The warmup music of ABBA and You Don’t Own Me, as sung by the cast of The First Wives Club, foreshadows the camp references abound in Tilda Swinton Answers an Ad on Craigslist. The play’s plot revolves around Walter – a young man whose relationship has ended and who is contemplating suicide. The real star here, though, is acting behemoth Tilda Swinton, lovingly played by Tom Lenk, who descends on Walter’s life to draw inspiration and inspire him in turn.

This hyperbolic version of the actress is played in all her esoteric glory with ethereal aesthetics, wafting hand gestures and mellifluous voice. She has arrived to get into character for a film role and devotes the next twenty minutes to – hilariously – capturing the movement and idiosyncrasies of Walt. Writer of the show Byron Lane plays this part but isn’t as dynamic as Lenk which detracts from the illusion a little.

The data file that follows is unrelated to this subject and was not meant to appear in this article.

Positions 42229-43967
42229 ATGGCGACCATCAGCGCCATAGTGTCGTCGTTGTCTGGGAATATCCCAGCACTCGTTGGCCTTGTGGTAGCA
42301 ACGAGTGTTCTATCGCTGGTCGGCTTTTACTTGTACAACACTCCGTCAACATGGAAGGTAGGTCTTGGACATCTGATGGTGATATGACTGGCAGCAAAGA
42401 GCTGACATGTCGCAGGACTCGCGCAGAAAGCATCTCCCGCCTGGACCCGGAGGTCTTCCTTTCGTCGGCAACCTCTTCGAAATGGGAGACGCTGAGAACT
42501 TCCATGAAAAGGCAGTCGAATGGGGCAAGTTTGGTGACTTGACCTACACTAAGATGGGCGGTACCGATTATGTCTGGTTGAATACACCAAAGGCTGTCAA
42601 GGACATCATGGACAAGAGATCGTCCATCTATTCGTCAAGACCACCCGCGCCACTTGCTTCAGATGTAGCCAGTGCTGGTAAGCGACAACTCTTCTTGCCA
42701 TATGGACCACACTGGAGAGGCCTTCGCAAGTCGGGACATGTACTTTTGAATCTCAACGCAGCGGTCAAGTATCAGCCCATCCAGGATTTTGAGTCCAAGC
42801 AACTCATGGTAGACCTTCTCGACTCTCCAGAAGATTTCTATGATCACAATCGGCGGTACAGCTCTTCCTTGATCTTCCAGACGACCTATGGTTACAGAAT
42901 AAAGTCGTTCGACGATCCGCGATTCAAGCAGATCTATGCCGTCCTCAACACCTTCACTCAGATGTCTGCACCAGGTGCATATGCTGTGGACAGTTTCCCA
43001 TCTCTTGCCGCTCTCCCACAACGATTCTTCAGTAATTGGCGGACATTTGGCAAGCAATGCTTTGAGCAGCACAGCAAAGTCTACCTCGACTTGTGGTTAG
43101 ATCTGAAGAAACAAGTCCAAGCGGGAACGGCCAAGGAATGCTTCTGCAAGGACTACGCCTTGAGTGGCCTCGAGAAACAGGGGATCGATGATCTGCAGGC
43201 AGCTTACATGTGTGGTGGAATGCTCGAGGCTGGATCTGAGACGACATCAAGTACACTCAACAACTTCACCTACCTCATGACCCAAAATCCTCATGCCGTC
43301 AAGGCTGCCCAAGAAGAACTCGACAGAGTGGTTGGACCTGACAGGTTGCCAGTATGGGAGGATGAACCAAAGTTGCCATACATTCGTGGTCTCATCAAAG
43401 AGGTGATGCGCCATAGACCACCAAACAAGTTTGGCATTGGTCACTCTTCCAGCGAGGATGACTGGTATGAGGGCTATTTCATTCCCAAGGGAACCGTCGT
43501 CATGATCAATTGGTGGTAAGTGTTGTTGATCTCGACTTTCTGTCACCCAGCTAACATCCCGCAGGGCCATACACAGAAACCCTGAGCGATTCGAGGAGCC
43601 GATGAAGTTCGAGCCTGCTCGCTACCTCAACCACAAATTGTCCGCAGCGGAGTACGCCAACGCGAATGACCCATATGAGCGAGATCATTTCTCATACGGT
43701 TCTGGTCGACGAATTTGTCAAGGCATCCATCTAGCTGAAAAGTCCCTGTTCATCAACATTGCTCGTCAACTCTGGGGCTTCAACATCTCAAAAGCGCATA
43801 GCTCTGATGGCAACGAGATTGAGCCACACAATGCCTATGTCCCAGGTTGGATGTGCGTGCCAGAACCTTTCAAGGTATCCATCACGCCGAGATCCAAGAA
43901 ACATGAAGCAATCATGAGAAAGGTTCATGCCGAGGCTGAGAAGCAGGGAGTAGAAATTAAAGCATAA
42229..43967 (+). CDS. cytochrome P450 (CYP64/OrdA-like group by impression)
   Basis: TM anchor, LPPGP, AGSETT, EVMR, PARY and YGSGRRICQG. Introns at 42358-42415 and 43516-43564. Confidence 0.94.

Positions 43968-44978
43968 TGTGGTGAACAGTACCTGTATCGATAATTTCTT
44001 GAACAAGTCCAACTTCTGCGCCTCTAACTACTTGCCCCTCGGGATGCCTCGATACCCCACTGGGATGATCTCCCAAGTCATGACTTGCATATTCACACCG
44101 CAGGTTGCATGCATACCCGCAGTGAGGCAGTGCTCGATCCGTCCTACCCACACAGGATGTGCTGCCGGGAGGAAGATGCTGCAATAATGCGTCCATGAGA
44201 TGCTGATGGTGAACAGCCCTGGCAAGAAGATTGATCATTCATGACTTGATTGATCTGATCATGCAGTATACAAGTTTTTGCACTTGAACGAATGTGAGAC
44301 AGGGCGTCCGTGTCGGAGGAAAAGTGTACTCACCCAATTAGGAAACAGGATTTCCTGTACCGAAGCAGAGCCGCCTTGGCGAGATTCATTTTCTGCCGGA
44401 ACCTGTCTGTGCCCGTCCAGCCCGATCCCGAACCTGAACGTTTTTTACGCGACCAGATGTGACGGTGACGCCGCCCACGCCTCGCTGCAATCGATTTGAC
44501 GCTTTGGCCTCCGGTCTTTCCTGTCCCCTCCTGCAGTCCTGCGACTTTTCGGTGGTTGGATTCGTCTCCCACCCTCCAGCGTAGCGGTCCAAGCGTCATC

However Lenk alone engages us and the physical aspects of the performance become funnier and more exaggerated as the play continues, earning some of the biggest laughs. In fact, this really could be a one-man (or one-woman) show. Lenk’s ridiculous pronunciations, rapport with the audience, and eccentric leftfield references are masterful enough to captivate us. The subplot of Walter’s parents feels unnecessary and even the central story surrounding Walt’s love life is difficult to care much about – such is the magnetism of the Swinton caricature.

Tilda Swinton is niche. Even though the audience are surely familiar with the real-life star, several of the references to parts in her indie films are very specific. But this is eclipsed by the wit and grandeur of the central performance. The actual narrative feels overstuffed but Lenk is the winning ticket, earning a standing ovation at this performance.